On the basis of both geomechanical and thermal data, the San Andreas Fault (SAF) has been interpreted to act as a weak plane within much stronger crust, allowing it to slip at very low shear stresses. One explanation for this weakness is that large fluid overpressures exist locally within the fault zone. However, mechanisms for generating, maintaining, and localizing pressures within the fault are poorly quantified. Here we evaluate whether realistic sources of mantle-derived fluids, proposed on the basis of high mantle helium signatures near the SAF, can generate localized fluid pressures within the fault zone in a manner consistent with a wide range of observations along the fault and in the San Andreas Fault Observatory at Depth borehole. We first calculate a reasonable estimate of the magnitude and location of a mantle-derived flux of water into the crust. This fluid flux results from dehydration of a serpentinized mantle wedge following the northward migration of the Mendocino Triple Junction and the transition from subduction to strike-slip tectonics. We then evaluate the potential effect of this water on fluid pressures within the crust using 2-D cross-sectional models of coupled fluid flow and heat transport. We show that in models with realistic permeability anisotropy, controlled by NE dipping faults and fractures within the country rock, large localized fluid pressures can be focused within a SAF acting as a hydrologic barrier. Our results illustrate a simple and potentially plausible means of weakening the SAF in a manner generally consistent with available hydrologic, thermal, and mechanical constraints.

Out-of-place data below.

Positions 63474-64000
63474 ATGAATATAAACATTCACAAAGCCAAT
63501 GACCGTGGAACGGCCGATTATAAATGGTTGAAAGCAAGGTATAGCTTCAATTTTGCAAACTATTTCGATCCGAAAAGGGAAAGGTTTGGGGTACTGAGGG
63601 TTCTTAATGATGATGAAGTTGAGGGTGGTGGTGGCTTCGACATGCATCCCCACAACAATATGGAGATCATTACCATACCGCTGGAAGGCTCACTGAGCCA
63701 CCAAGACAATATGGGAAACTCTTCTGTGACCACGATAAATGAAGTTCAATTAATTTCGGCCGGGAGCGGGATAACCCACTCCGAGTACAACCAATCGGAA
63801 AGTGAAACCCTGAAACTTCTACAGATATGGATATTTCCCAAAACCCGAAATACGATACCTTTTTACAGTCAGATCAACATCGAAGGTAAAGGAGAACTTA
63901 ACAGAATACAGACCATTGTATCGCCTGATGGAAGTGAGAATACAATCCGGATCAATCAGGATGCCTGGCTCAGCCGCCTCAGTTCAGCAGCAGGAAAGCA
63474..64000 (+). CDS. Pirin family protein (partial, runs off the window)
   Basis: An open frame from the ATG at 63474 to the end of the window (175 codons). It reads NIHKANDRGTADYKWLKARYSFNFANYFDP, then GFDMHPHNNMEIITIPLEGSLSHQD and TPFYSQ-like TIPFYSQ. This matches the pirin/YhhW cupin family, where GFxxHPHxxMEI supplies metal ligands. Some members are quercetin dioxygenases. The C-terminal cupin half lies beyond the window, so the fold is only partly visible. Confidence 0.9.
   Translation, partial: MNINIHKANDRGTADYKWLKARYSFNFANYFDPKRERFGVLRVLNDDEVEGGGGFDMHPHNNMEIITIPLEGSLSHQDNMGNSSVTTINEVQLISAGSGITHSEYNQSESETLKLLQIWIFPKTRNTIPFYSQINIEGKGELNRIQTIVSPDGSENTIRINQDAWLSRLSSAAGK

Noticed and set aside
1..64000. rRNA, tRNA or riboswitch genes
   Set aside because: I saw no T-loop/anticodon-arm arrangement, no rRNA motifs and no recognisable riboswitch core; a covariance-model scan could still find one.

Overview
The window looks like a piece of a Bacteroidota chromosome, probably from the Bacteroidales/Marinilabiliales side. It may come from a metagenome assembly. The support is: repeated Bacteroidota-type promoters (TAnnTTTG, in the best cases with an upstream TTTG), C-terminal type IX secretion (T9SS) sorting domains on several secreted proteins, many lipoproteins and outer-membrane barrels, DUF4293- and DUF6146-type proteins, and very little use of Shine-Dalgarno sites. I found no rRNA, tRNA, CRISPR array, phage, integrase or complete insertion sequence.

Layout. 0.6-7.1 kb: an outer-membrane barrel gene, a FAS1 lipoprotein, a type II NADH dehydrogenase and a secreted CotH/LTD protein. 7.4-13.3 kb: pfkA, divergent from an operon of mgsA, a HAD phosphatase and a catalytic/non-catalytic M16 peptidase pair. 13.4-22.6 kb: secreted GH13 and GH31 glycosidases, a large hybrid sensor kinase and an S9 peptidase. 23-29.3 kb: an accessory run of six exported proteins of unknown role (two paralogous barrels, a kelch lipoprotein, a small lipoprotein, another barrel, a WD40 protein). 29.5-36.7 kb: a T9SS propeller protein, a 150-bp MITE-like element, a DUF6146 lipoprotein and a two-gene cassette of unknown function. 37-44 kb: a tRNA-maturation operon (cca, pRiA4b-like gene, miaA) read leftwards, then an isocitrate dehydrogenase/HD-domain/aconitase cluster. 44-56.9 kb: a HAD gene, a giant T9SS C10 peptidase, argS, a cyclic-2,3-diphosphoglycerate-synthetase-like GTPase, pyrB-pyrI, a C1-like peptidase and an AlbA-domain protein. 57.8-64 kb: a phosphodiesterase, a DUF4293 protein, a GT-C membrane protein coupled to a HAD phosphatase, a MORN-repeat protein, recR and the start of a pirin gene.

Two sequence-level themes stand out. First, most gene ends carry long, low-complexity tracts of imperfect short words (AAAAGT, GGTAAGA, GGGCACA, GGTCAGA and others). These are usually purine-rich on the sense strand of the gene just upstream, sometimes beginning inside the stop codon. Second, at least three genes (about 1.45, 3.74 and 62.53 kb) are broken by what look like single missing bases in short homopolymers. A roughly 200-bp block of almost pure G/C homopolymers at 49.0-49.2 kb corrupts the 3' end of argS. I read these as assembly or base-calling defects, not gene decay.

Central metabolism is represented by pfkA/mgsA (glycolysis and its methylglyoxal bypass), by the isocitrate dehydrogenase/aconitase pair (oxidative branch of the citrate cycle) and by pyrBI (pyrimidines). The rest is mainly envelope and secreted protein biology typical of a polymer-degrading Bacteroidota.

All Science Journal Classification (ASJC) codes
- Geochemistry and Petrology
- Earth and Planetary Sciences (miscellaneous)
- Space and Planetary Science